"This is something that people are really, really scared about. They're scared about all aspects of it. I've had a number of them freak out when they can't get some medication of their 10- or 13-drug regimen," Wang says. "I think it is going to place some of the decision making back into the hands into the physicians and having the physicians and the patients be more of the determinants of what medications are working for them than someone at the insurance company."

"I'm thrilled and it's a great victory for the patients of New York State because this legislation ensures that medical treatments are patient centered, that patients will get the proper care and appropriate therapies that they need," says Young. "So this is a long, hard-fought battle. I have more than 80 organizations - such as Roswell Park, Lupus Association, Cancer Society and so on - who supported this bill because they understand how important it is to the people of this state."

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The New York Health Plan Association - representing 29 managed care plans that provide comprehensive health care services to more than 7 million New Yorkers - says there is no evidence step therapy limits access to treatments, as insurers already follow less-broad federal guidelines for the practice. HPA Spokesperson Leslie Moran says the state's new law allows physicians to bypass nearly all review by insurance companies.

"Essentially what this law will do is to create an avenue for providers to sidestep or circumvent step therapy in virtually every instance and, simply, be able to prescribe drugs without any utilization review or without any oversight from the health plan," Moran says.

Moran says independent review is aimed at keeping treatments safe and high quality, as well as cost effective. The HPA projects $222-$530 million in higher drug costs without outside independent review by insurance companies. The calculations are based upon a survey of 13 Association-member plans, including New York State open enrollment, the Essential Plan, Medicaid and Child Health Plus.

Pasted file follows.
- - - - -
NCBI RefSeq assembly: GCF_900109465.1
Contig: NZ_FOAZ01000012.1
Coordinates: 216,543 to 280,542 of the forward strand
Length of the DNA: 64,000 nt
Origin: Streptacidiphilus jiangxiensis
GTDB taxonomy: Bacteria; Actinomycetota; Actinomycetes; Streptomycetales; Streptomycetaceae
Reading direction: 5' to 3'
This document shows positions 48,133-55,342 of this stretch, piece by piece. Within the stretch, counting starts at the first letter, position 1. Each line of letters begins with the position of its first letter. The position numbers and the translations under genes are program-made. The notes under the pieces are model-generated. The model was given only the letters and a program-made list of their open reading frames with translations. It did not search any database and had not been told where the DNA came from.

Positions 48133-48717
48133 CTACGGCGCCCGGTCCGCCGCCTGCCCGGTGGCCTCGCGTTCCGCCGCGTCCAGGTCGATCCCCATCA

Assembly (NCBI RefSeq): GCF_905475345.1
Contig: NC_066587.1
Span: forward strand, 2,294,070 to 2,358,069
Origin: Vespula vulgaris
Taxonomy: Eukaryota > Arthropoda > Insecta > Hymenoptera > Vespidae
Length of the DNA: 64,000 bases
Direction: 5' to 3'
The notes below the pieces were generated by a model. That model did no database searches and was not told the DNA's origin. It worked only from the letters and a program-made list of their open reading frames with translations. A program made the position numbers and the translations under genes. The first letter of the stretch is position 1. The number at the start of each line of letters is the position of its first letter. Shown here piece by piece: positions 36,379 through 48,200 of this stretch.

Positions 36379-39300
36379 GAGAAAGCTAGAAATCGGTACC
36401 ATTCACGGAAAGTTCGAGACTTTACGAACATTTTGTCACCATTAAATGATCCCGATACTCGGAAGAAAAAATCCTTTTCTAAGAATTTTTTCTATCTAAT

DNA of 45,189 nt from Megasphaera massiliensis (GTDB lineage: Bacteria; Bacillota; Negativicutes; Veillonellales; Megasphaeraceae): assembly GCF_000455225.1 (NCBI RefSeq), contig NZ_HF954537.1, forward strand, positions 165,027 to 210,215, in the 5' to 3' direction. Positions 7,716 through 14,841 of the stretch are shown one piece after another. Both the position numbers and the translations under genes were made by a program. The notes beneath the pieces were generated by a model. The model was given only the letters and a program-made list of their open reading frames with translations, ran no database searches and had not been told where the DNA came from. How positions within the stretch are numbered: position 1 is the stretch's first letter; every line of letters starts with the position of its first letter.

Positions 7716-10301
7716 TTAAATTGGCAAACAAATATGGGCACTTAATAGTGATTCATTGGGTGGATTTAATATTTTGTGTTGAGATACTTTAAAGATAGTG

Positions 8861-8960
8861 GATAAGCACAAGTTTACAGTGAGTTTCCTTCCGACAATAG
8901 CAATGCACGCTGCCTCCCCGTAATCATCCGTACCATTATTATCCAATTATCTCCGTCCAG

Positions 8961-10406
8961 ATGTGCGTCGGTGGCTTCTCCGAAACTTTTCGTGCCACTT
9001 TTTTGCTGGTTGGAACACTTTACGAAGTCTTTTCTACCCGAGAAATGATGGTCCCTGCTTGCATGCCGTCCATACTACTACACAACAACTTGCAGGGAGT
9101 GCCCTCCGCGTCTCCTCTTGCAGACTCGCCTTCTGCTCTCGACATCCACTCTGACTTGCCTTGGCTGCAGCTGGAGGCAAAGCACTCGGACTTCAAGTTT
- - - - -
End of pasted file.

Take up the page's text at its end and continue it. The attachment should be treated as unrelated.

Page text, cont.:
"Specialty pharmacy costs went up close to 20 percent in 2016 and they're expected to do the same in 2017," says Moran. "So the pressure to provide affordable health care to New Yorkers is more important today than ever before and one of the biggest drivers of health care costs is pharmacy costs."

She says the timing of the new law also is unfortunate, because insurers already had submitted and approved their plans and rates for 2017 when it took effect on January 1. In addition, the HPA says, "there is no process to add or otherwise modify these policies or adjust premiums to reflect the new costs of the bill" for 2017.

In a related story, BlueCross BlueShield of Western New York on Wednesday announced it has eliminated the need for preauthorization on more than 200 medical services. Preauthorization is the process health plans use to determine if a prescribed drug, treatment or service is medically necessary before insurance will cover it.

Like step therapy, preauthorization can take days, weeks or months to negotiate. BlueCross says its announcement aligns with "a recent call by the American Hospital Association and American Medical Association to reduce prior authorizations in the interest of efficiency and patient care." The insurer says the change also reflects "significant feedback from physicians and patients."